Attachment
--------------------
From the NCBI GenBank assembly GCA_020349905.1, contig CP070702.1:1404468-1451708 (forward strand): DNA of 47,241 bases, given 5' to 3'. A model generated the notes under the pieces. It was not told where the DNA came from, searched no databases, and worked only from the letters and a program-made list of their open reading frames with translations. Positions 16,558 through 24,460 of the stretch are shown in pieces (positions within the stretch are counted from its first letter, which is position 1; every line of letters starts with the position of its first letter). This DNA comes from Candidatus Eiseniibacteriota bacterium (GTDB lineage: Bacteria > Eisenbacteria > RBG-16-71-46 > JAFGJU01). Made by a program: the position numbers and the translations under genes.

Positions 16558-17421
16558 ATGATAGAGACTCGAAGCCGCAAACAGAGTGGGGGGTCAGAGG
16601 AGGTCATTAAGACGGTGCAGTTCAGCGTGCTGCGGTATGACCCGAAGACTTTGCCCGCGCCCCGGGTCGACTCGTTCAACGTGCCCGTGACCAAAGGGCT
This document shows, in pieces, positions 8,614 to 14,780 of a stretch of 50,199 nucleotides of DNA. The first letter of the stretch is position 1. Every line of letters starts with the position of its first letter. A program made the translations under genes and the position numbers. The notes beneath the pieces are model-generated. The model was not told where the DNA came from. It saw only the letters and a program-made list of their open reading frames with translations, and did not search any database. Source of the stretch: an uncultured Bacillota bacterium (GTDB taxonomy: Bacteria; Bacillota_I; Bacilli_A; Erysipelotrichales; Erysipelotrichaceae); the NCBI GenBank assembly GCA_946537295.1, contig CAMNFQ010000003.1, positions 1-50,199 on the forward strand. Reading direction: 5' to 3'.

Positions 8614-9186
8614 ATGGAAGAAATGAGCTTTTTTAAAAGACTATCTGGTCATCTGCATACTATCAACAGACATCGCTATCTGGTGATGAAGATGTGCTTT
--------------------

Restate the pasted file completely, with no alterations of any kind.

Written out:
From the NCBI GenBank assembly GCA_020349905.1, contig CP070702.1:1404468-1451708 (forward strand): DNA of 47,241 bases, given 5' to 3'. A model generated the notes under the pieces. It was not told where the DNA came from, searched no databases, and worked only from the letters and a program-made list of their open reading frames with translations. Positions 16,558 through 24,460 of the stretch are shown in pieces (positions within the stretch are counted from its first letter, which is position 1; every line of letters starts with the position of its first letter). This DNA comes from Candidatus Eiseniibacteriota bacterium (GTDB lineage: Bacteria > Eisenbacteria > RBG-16-71-46 > JAFGJU01). Made by a program: the position numbers and the translations under genes.

Positions 16558-17421
16558 ATGATAGAGACTCGAAGCCGCAAACAGAGTGGGGGGTCAGAGG
16601 AGGTCATTAAGACGGTGCAGTTCAGCGTGCTGCGGTATGACCCGAAGACTTTGCCCGCGCCCCGGGTCGACTCGTTCAACGTGCCCGTGACCAAAGGGCT
This document shows, in pieces, positions 8,614 to 14,780 of a stretch of 50,199 nucleotides of DNA. The first letter of the stretch is position 1. Every line of letters starts with the position of its first letter. A program made the translations under genes and the position numbers. The notes beneath the pieces are model-generated. The model was not told where the DNA came from. It saw only the letters and a program-made list of their open reading frames with translations, and did not search any database. Source of the stretch: an uncultured Bacillota bacterium (GTDB taxonomy: Bacteria; Bacillota_I; Bacilli_A; Erysipelotrichales; Erysipelotrichaceae); the NCBI GenBank assembly GCA_946537295.1, contig CAMNFQ010000003.1, positions 1-50,199 on the forward strand. Reading direction: 5' to 3'.

Positions 8614-9186
8614 ATGGAAGAAATGAGCTTTTTTAAAAGACTATCTGGTCATCTGCATACTATCAACAGACATCGCTATCTGGTGATGAAGATGTGCTTT